China denounces US as dissident Chen leaves embassy
China's Foreign Ministry said it was extremely unhappy the embassy had taken Chen in. -Reuters
BEIJING - Chinese dissident Chen Guangcheng left the US Embassy on Wednesday in Beijing "of his own volition" after being there for six days, state media said on Wednesday, as China denounced the United States for interfering in its internal affairs.
The blind lawyer, Chen Guangcheng, left the embassy by car with US Ambassador Gary Locke, who took him to hospital, The Washington Post said. A Post correspondent spoke briefly to Chen on the phone and he said he was fine.
Just hours earlier, US Secretary of State Hillary Clinton arrived in China for top-level talks that risk being upstaged by the drama over Chen whose flight to the US Embassy neither China nor the United States would confirm until now.
A brief report by the Xinhua news agency broke China's media silence. A senior US official confirmed that Chen was out of the embassy.
"Chen Guangcheng has arrived at a medical facility in Beijing where he will receive medical treatment and be reunited with his family," said the official who requested anonymity.
China's Foreign Ministry said it was extremely unhappy the embassy had taken Chen in.
"It must be pointed out that the United States Embassy took the Chinese citizen Chen Guangcheng into the embassy in an irregular manner, and China expresses its strong dissatisfaction over this," ministry spokesman Liu Weimin said in a statement carried by Xinhua.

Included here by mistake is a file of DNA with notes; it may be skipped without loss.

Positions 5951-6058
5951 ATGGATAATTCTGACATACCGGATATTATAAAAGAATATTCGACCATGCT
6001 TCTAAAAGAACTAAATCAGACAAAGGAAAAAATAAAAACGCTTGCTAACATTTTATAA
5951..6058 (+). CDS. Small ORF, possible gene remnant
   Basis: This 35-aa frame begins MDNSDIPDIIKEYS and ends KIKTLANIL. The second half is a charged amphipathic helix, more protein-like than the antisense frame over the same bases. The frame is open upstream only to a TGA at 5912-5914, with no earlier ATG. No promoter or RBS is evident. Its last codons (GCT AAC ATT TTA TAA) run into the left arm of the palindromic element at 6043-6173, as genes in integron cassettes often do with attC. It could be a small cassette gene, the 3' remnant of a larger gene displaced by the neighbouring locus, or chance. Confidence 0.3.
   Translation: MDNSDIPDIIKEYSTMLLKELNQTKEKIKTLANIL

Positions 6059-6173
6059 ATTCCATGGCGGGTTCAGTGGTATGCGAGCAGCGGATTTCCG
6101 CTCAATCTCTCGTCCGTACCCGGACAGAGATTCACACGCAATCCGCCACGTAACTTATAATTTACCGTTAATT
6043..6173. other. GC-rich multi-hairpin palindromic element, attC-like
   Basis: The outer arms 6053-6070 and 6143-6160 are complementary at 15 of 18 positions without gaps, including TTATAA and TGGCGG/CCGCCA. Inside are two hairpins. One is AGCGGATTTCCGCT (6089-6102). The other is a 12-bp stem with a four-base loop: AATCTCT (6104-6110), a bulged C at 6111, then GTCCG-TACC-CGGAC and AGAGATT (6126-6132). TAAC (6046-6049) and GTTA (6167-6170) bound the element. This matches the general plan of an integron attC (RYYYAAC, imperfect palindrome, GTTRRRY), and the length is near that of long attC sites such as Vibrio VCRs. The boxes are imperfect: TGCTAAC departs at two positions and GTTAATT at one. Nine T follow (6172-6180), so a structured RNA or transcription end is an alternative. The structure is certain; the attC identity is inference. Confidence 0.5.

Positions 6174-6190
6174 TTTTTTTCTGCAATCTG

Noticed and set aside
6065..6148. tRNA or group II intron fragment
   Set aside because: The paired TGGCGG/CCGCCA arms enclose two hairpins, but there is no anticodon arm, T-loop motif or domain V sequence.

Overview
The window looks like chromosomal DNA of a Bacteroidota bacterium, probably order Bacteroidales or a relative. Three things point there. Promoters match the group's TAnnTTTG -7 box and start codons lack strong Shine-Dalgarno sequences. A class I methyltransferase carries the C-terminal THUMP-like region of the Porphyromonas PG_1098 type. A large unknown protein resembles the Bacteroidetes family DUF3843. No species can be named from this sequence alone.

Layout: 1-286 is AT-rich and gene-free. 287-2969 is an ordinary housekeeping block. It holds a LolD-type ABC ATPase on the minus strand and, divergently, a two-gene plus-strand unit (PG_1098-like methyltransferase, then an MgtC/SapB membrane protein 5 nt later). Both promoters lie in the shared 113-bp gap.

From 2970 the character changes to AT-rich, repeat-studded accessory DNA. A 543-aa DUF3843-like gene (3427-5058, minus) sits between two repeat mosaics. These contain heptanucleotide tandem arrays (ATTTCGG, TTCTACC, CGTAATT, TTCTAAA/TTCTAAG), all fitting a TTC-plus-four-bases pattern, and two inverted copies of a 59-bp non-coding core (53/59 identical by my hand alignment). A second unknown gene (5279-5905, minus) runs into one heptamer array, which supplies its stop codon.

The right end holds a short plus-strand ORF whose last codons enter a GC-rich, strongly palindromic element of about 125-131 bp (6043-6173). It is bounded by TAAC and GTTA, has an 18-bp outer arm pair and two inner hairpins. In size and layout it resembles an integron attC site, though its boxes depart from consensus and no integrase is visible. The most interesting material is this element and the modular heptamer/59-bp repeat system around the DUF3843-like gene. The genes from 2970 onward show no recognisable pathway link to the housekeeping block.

"The U.S. method was interference in Chinese domestic affairs, and this is totally unacceptable to China. China demands that the United States apologise over this, thoroughly investigate this incident, punish those who are responsible, and give assurances that such incidents will not recur."
Chen's plight has overshadowed the Strategic and Economic Dialogue due to begin on Thursday. The United States hopes the talks will encourage greater Chinese cooperation on trade as well over Iran, Syria, North Korea and other international disputes.
Relations could easily go awry, especially with the ruling Communist Party wrestling with a leadership scandal and a looming power succession.
Before leaving for China on Monday, Clinton promised to press China's leaders on human rights, an issue that has dropped down the agenda between the two countries in the more than two decades since the 1989 Tiananmen Square crackdown.
The annual talks give Washington a chance to push China to pressure Iran and North Korea over their nuclear programmes, halting Syria's crackdown on unarmed protesters and reducing tensions over disputed territories in the South China Sea.
But Beijing has been reluctant to back tougher international sanctions against Tehran and Pyongyang. It also worries that U.S. efforts to strengthen its presence in Asia have emboldened countries disputing Chinese claims in the South China Sea.
Nudge on human rights
Washington is preoccupied with President Barack Obama's bid for re-election late this year, but ructions in Chinese domestic politics have dogged ties, causing the Obama administration to tread carefully in dealing with Beijing which faces a leadership succession late this year.
"The vulnerability on the part of the Chinese leadership may in turn make decision-makers even more cautious in foreign policy issues," said Cheng Li, an expert on Chinese politics at the Brookings Institution, a think-tank in Washington D.C.
A commentary in China's official People's Daily overseas edition said the United States was "disturbing still waters" by setting up military bases in Asia, selling weapons to the region and interfering in the South China Sea dispute.
US Treasury Secretary Timothy Geithner is also set to attend the talks, which come amid some progress in long-standing disputes over currency, trade and market access.
But the case of dissident Chen is likely to hover in the background throughout the two days of talks.